Dr. Ating

My name is Ating Solihin. I was born in 1959 in Cikampek, a small town 100 kilometer east of Jakarta, the capital of Indonesia.

Since early childhood I have been fond of nature and wildlife – amazed to watch their relationship and wanting to understand it better. However, life´s choices are not always in our own hands. Instead of becoming an ecologist I graduated as a medical doctor in 1989.

But becoming a medical doctor did not prevent me from being close to nature. Eventually I decided to work with the tribal peoples in the pristine rainforest of Papua. I stayed with them for almost 12 years.

I have been practicing medicine for over twenty years now and the other ten years I’ve been in rural areas of East and West Nusa Tenggara and Bali, Indonesia. In addition to serving as a  doctor, I also have worked in various medical and public health positions with the government as well as private international organizations  This work has included serving as the head of a primary health center and mission hospital (watch “Lowland of West New Guinea”); a “flying/floating” doctor in the interiors of Papua (watch “Highland of West New Guinea”); a manager/researcher of tropical diseases research projects; a health consultant on an international health project; and a school doctor.

The tropical rainforest that have been the location of much of my professional work have always held me in awe and wonder. The memory of serving the forest people and admiring the beauty of flora and fauna of rainforest is always fresh in my mind (watch “Biodiversity in rainforest”). Reading about  the on-going loss of biological diversity in rainforest has called me back to the forest (watch “Our home is destroyed”). I hope that through my work I might be able to save some species from extinction, or at least to slow down the extinction rate, while at the same time improving the health and economic viability of forest communities (watch “I dream of saving wildlife”).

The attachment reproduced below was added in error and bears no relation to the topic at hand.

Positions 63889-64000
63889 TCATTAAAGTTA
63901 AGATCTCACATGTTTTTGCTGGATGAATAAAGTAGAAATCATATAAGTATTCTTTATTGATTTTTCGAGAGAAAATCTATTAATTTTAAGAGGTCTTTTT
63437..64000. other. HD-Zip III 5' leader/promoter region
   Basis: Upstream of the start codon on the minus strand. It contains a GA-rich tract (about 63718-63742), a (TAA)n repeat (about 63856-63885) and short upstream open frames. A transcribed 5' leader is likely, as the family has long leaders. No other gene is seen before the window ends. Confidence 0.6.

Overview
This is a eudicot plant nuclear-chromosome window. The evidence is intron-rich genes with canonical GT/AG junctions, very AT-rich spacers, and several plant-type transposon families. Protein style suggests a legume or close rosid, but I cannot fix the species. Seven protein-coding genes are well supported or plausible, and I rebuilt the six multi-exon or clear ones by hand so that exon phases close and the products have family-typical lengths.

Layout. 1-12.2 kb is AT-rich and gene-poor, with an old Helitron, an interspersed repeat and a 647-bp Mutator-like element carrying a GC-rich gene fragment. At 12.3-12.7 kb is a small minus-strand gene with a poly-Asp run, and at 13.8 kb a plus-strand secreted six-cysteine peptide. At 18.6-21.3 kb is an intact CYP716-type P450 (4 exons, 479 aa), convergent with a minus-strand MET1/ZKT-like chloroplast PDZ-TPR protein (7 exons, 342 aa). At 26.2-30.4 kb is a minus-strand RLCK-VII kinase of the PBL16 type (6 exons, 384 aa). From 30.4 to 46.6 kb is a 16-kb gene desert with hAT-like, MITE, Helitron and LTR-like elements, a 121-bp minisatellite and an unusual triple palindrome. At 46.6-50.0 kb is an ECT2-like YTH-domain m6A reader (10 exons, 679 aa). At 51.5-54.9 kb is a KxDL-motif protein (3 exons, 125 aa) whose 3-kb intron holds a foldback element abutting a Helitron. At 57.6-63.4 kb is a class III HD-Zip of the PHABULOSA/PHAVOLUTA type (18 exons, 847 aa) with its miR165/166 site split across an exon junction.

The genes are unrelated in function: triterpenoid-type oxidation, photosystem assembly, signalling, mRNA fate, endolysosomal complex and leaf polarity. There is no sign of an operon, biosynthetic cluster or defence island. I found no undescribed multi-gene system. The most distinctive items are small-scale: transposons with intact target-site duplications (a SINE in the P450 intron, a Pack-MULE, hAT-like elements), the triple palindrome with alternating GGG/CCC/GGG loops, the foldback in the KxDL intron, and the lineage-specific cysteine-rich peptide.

Nobody can protect the habitat of  wildlife better than the people living around the forest . Unfortunately, most of these people are very poor; their livelihood depends on the extraction of forest products, including endangered wildlife. For these forest dwellers, traditional  conservation programs are suspect, and these impoverished people fear that conservation  will cut off their access to the current sources of their livelihood.